Activists from Diaoyu expedition could face prosecution in Hong Kong
Policereveal they tried to keep Diaoyu expedition from embarking. Now its members could face prosecution, despite being seen as heroes by many
Activists given a heroes' welcome on their return from a mission to the disputed Diaoyu Islands could yet face prosecution for breaching the city's marine regulations, as new details emerge of police efforts to stop them leaving Hong Kong waters.
Tensions again flared over the islands last night, as a flotilla of 20 boats carrying Japanese nationalists, including lawmakers, set sail in the face of anger from Beijing. Anti-Japanese protests broke out in a number of mainland cities, with hundreds gathering in Xian , Shaanxi province, according to the news portal ytwhw.com
The Japanese government has refused permission for the group to land on the islands. Organisers said ahead of their departure that they would be holding a ceremony aboard boats moored "within touching distance" of the shore.
Nevertheless, Beijing rebuked Japan over the island visit. "China has made solemn representations to Japan, demanding that it immediately cease actions harming China's territorial sovereignty," the foreign ministry said in a statement.
Hong Kong police disclosed that four marine-police officers boarded the fishing vessel Kai Fung No2 after it left Tsim Sha Tsui last Sunday. They tried to stop it, but found the wheelhouse locked and did not have the equipment or authority to break into it. They got off the vessel when it was 180 metres from international waters.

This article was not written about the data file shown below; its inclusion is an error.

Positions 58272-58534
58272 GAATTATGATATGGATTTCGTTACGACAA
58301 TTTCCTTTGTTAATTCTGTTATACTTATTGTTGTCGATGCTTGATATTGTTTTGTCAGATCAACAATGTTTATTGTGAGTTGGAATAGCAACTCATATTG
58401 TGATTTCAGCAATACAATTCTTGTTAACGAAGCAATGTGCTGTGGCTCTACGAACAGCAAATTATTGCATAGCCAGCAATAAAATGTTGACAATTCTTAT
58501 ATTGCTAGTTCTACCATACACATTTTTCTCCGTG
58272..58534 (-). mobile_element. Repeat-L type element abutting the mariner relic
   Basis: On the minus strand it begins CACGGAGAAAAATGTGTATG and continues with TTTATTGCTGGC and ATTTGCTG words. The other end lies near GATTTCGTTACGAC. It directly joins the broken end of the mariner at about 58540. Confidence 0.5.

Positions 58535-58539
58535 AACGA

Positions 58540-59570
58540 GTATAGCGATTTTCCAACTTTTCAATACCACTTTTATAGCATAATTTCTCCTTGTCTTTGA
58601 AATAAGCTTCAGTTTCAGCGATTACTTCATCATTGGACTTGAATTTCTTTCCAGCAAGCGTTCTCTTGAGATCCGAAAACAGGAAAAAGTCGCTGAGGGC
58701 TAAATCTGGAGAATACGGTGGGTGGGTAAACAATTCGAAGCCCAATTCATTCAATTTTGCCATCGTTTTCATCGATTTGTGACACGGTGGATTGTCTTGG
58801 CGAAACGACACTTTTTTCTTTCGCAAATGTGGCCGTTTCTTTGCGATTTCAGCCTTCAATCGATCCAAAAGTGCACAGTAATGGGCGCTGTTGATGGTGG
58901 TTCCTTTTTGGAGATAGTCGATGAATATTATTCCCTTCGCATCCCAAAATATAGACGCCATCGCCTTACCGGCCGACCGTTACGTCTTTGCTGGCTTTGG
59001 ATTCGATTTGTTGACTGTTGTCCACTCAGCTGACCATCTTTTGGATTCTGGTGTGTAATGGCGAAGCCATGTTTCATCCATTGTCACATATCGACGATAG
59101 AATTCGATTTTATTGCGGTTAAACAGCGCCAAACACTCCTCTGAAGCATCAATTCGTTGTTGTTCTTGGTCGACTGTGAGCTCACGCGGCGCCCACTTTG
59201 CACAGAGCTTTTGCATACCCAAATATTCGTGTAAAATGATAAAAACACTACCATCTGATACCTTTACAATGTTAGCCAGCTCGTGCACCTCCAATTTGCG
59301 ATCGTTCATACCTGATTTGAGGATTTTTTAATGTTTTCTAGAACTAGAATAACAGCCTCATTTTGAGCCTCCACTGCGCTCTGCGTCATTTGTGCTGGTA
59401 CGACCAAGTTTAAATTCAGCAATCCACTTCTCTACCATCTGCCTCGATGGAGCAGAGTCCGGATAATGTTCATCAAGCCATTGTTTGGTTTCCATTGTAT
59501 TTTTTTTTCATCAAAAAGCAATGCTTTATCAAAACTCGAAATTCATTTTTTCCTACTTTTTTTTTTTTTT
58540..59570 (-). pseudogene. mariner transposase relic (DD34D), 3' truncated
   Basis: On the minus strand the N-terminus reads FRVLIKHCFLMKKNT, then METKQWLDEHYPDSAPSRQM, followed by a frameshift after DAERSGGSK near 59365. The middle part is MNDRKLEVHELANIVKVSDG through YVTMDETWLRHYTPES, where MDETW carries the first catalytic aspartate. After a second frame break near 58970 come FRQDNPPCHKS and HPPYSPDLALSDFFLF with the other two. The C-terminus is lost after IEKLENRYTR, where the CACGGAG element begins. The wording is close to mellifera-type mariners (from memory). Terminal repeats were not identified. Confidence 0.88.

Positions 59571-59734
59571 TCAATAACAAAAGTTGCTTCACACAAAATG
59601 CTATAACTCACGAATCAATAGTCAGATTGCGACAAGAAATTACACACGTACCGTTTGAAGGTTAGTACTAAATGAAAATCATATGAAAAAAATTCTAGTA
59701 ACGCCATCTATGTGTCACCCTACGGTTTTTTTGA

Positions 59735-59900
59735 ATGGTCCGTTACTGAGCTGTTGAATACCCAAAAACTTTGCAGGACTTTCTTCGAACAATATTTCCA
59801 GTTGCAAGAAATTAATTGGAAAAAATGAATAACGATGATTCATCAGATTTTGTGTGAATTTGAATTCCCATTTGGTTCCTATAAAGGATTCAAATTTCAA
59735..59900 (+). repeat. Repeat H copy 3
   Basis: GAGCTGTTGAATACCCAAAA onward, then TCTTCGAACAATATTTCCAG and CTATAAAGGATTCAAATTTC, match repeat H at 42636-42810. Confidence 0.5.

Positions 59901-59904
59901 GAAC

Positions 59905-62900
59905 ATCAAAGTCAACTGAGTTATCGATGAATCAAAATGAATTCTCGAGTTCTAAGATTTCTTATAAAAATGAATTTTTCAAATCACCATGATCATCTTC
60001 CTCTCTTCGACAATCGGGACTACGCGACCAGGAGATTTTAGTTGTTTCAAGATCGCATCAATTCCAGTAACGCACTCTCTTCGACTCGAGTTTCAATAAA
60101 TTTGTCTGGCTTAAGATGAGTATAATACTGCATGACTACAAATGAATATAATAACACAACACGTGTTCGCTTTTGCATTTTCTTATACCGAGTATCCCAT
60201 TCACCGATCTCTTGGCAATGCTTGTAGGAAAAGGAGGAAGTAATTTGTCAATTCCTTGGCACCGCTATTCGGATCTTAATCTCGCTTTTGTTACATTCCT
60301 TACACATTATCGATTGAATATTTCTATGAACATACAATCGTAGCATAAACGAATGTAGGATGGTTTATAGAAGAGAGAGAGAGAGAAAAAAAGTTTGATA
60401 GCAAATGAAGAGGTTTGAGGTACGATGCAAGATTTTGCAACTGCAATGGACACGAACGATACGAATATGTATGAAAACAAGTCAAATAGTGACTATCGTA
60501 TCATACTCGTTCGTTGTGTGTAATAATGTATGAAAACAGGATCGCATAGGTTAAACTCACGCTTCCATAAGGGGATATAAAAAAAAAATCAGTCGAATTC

Police Commissioner Andy Tsang Wai-hung said police would consult the Marine Department on whether to prosecute the activists. The decision would be made after more details were collected, a spokesman for the department said.
The eight activists, including one from Macau and one from the mainland, four boat crew and two journalists were released without charge by Japan on Friday.
The seven who landed on the Diaoyus, which the Japanese call the Senkakus, included the first people from Hong Kong to set foot on the islands in 16 years. Their mission to assert Chinese sovereignty over the islands has won support from the city's public and leaders from across the political spectrum.
Tsang denied the police - who were acting on a Marine Department request - deliberately allowed the protesters to leave. "Our officers tried to get the vessel to stop, but that was not complied with. When the vessel was about to leave Hong Kong waters, the officers decided to withdraw from the vessel," he said.
The officers who boarded the boat were not authorised to use a high level of force to stop the sailing.
Tsang said: "At that time, the officers had only two choices - either to stay on board and leave Hong Kong waters, meaning that they would no longer have the power to exercise their jurisdiction - or to withdraw from the vessel."
The Marine Department said last week that the Kai Fung No2 was registered only for fishing.
Seven activists flew back to Hong Kong on Friday, while the rest of the party is returning on the boat.